Page 1: Shells and Scutes

Turtles have a number of adaptations for protection. In addition to their shells, many turtles have hinged vertebrae that allow them to draw most of their head and neck straight back into their shells.

A turtle skeleton.

A turtle’s shell is essentially a ribcage that has been adapted for better protection. In this skeleton of a softshell turtle, it is easy to relate the shell of a turtle to the ribcage of its ancestors:

Skeleton of a softshell turtle.

In most turtles, the bone grows to cover both the top and bottom of the turtle. The rounded top half of the turtle’s shell is called the carapace. The flatter, bottom half is called the plastron. This is a Western Chicken Turtle:

The shell of most turtles is composed mainly of solid bone, but is covered in keratinous laminae called scutes (similar to scales). These scutes flake off and are replaced regularly, just like shedding skin in other reptiles. In these photos you can see a chicken turtle that has been eaten by a predator. The remaining shell was left in the elements, so many of the scutes have flaked off, revealing the bone beneath:

A predated turtle with exposed bone and peeling shell scutes


Page 2: Identification

The Western Chicken Turtle (Deirocelys reticularia) is a mid-sized turtle with a smooth, hard shell. They can grow up to 10 inches in length and are usually tan to olive green.

The Latin name reticularia means “net-like” and refers to the net-like pattern of lighter colored rings on its shell. The turtle species that most commonly shares habitat with the chicken turtle is the red-eared slider, so knowing the difference between them is important.

Western Chicken Turtle

Red-Eared Slider

The easiest way to identify a chicken turtle is by looking at the front legs. It is the only species within its range that has one solid yellow bar on each front leg. The hind legs can be a good secondary identifier, as this species has vertical yellow stripes across its rump. The red-eared slider has multiple, thinner stripes on each forelimb and a random pattern of yellow ovals or circles on its hind limbs.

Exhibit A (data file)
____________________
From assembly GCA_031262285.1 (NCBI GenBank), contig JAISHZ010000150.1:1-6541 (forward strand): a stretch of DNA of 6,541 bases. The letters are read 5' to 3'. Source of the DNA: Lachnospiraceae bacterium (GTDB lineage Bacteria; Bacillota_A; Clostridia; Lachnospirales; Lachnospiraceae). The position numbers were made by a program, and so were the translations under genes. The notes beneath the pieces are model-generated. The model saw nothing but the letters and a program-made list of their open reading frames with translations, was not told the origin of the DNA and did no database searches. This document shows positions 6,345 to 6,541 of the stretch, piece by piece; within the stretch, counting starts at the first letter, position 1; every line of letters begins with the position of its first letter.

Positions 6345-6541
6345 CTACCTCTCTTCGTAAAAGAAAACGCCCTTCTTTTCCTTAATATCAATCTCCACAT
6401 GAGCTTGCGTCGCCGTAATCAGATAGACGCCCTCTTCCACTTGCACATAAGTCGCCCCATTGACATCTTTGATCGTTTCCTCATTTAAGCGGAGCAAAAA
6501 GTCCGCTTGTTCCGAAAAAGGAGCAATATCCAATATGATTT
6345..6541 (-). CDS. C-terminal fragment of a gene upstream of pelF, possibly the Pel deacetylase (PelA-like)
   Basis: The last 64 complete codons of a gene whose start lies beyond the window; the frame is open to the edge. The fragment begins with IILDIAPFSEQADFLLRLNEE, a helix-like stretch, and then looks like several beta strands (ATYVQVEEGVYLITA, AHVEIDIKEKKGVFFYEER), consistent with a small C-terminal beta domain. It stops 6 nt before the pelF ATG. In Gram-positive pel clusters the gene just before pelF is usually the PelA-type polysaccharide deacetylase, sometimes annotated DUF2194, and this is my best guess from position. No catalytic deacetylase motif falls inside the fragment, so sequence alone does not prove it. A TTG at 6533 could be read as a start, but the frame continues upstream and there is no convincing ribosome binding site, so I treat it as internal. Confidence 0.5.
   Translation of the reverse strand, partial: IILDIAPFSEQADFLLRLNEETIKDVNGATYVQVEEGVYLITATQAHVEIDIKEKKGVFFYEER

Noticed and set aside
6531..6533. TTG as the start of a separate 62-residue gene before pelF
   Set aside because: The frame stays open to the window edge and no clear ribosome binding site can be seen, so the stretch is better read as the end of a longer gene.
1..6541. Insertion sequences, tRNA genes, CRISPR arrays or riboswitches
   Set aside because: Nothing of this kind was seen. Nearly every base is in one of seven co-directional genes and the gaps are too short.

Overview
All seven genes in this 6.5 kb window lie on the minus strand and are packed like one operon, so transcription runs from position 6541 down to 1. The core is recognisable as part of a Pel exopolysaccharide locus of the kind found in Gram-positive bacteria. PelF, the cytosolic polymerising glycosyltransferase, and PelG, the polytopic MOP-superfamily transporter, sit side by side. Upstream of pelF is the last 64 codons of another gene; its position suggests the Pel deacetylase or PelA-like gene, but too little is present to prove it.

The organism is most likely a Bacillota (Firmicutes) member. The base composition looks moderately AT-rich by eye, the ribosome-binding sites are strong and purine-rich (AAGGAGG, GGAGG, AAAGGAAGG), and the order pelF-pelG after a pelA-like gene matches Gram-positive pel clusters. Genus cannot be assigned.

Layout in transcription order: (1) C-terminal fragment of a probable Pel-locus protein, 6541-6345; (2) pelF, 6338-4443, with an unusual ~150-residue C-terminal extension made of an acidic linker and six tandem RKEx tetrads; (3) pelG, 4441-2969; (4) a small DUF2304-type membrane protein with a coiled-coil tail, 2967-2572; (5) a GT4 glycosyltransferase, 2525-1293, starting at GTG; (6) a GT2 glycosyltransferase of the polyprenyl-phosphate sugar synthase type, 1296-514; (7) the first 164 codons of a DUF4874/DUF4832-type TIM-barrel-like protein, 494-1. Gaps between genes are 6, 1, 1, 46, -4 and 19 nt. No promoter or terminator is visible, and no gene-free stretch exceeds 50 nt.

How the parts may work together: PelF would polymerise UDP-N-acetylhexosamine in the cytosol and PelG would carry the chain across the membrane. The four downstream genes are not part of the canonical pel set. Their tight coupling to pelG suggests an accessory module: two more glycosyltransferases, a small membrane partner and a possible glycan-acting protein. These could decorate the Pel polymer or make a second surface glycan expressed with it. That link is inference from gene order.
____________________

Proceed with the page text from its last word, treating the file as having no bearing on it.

A chicken turtle with the easily identifiable single thick bar across its front legs.

A red-eared slider with multiple pin stripes across its front legs.

Chicken turtles have vertical stripes across their rumps.

Red-eared sliders have circles or oval-shaped blotches on their hind legs.

If you only have a shell to identify, you can identify a chicken turtle by looking at the first dorsal scute (scale). The first dorsal scute is shown at left with an arrow. Chicken Turtles are the only species within its range in which the first dorsal scute touches five of the scutes on the edge of its shell (with the exception of the yellow mud turtle, which will not have the striped rump). The rear of the chicken turtle’s shell is smooth, while most of the similar species within its range have serrations on the rear of their shells.

A diagram comparison between the shells of chicken turtles and red-eared sliders.



Page 3: Habitat

In Texas, chicken turtles usually live in ephemeral wetlands from February to July, then migrate to upland estivation sites and bury underground for the remainder of summer, fall, and winter. 

Chicken turtles prefer shallow, still, gently sloping wetlands that dry up from time to time. Dense aquatic vegetation is an important component of their habitat. Though they will occasionally use roadside ditches when traveling from wetland to wetland, they are not usually found in the moving waters of streams, creeks, or rivers.

Vegetation is an important component of the chicken turtle’s habitat, and they are most common in wetlands where at least 50% of the wetland contains dense vegetation. Most species of emergent or submerged aquatic plants can provide good habitat, but here are a few plant species commonly associated with western chicken turtles: 

  • American Lotus (Nelumbo lutea)
  • Horned Beaksedge (Rhynchospora macrostachya)
  • Floating Primrose Willow (Ludwigia peploides)
  • Coontail (Ceratophyllum demersum)
  • Pondweed (Potamogeton spp.)
  • Filamentous Algae (Spirogyra, Anabaena, Oscillatoria, Lyngbya, Pithophora)
  • Water Primrose (Ludwigia spp.)

For most of the year, chicken turtles are underground at upland estivation sites. They bury themselves completely, and often dig beneath dense, thorny vines or shrubs for extra protection while they are estivating.


Page 4: Feeding

Chicken turtles have a modified hyoid that allows them to engage in suction-feeding, a trait which isn’t common among similar species. Their diet is mostly composed of live crawfish and aquatic insects.

Chicken turtles have impressive necks. They keep them tucked in most of the time for protection, but a chicken turtle’s neck can extend to 70% of the length of the turtle’s shell!

Page 5: Research

The Texas A&M Natural Resources Institute has been conducting research on the Western Chicken Turtle in Texas since 2015. In cooperation with the Texas Parks and Wildlife Department and Katy Prairie Conservancy, we are learning as much as we can about this species to identify conservation priorities and inform decisions which ensure its long-term survival.

We are tracking turtles with radio transmitters to learn about the movements and home range of this species.

We are performing annual mark and recapture surveys to learn about the growth and survival rates of our chicken turtle populations in Texas.

We are using ultrasound and x-ray technology to study the reproductive biology of female chicken turtles.